Maneuvering Freight Through Challenging International Areas
Do your 2011 business plans include shipping to areas where civil unrest or natural disasters have occurred? If so, be flexible and make strong connections, advises Larry Wenrich, vice president, government sales for Lima, Pa.-based Pilot Freight Services. Here are his tips on shipping to and from difficult areas.
1. Locate an airport with customs facilities. Some transport managers assume all airports have customs officials to handle incoming freight, but this is not the case. The best solution may be shipping to the closest airport with customs facilities, then trucking your freight to its end location.
2. Find a local agent you can trust. You must rely on these individuals to transport your shipment and navigate the intricacies of working in their area. Make sure you’re working with companies that are bonded and recognized by the local government.
3. Ask for a full list of fees up front. Legitimate agents will be open about all costs, fees, and taxes. Fees can vary greatly between companies and nations. Not signing off on this list in advance opens you up to being scammed.
4. Communicate via email. Email provides a paper trail if issues arise, and helps avoid “he said, she said” situations. If there is a language barrier, email is better than a phone call because it lends itself to quick translation.
5. Pay attention to the weather. Natural disasters have seriously impacted international shipping over the past few years. Stay current on international weather issues that might affect shipments. Keep in close contact with various airlines to see which ones are flying into trouble areas, and be flexible and creative in routing freight.
6. Be flexible. When shipping to areas such as China and the Middle East, you may encounter issues such as office closings due to local holidays. Plan for delays, especially if you are shipping to areas recently hit by natural disasters.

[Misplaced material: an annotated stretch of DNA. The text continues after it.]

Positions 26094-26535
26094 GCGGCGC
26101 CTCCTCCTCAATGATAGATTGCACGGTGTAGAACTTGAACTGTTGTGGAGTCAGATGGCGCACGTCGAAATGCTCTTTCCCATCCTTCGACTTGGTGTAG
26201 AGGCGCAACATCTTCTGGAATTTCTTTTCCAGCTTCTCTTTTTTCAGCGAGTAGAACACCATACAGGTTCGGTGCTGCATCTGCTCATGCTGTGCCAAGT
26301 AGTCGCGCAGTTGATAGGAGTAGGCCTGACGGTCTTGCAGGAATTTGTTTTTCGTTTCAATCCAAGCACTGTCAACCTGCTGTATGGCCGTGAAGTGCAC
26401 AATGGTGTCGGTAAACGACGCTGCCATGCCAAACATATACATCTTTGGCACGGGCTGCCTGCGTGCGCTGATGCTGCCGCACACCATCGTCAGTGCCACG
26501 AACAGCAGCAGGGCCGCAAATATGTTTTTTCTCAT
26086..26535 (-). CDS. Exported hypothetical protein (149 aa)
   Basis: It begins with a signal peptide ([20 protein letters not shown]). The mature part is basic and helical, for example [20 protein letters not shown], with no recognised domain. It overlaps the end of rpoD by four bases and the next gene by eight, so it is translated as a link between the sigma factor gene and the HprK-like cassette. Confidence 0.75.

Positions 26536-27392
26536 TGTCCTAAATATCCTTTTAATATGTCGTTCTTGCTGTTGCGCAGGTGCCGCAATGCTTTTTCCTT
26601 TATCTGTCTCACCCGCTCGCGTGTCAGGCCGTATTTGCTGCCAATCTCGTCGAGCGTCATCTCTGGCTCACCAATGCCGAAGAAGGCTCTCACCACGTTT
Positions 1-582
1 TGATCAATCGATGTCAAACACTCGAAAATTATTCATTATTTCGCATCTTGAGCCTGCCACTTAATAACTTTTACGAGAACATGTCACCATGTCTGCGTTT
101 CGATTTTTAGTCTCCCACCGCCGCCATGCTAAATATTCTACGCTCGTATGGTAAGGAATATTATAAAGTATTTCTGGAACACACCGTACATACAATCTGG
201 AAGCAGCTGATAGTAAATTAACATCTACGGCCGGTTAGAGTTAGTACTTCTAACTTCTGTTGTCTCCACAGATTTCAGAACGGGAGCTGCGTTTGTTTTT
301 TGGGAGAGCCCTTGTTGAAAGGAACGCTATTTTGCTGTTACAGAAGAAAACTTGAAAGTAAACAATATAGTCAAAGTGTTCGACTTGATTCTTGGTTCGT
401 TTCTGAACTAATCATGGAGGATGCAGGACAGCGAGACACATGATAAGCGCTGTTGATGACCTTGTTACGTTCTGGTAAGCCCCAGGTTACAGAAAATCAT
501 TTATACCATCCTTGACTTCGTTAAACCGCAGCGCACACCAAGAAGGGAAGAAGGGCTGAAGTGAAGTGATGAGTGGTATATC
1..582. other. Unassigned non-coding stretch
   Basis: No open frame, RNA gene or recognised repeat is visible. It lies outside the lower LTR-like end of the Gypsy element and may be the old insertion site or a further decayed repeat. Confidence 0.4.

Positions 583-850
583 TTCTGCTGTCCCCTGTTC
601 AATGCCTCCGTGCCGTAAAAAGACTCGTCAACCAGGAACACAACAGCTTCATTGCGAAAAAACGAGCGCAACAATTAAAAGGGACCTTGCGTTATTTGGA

7. Be aware of border issues. The fastest way from Point A to Point B is not always a straight line. Relationships between countries can cause complications. For example, to move a shipment from Kenya to the Congo, you must route it through Europe, because no carrier flies between those two countries. These issues can exist even between European Union and non-EU countries. Just because borders touch, don’t assume you can ship across them.
8. Consider chartering flights. When shipping to sensitive areas, it is often impossible to use commercial flights. For example, most freight moving to Iraq and Afghanistan is flown commercially to the United Arab Emirates, then moved via charter operators that fly to the necessary airports.
9. Make sure your freight will be secure. Limit yourself to using approved agents who have been vetted for stability and reliability. Get written confirmation that they will abide by Foreign Corrupt Practices Act standards, which are intended to prevent bribery and other forms of corruption. If you are working with a freight forwarder, make sure its agents comply with these requirements.
10. Keep in touch. Communicating frequently with trading partners is always important. But when freight moves across oceans, through several countries, and via multiple transport modes, there is more room for error, and a long window of time between freight acceptance and delivery. Make sure to keep all involved parties up to date on any issues or problems that arise.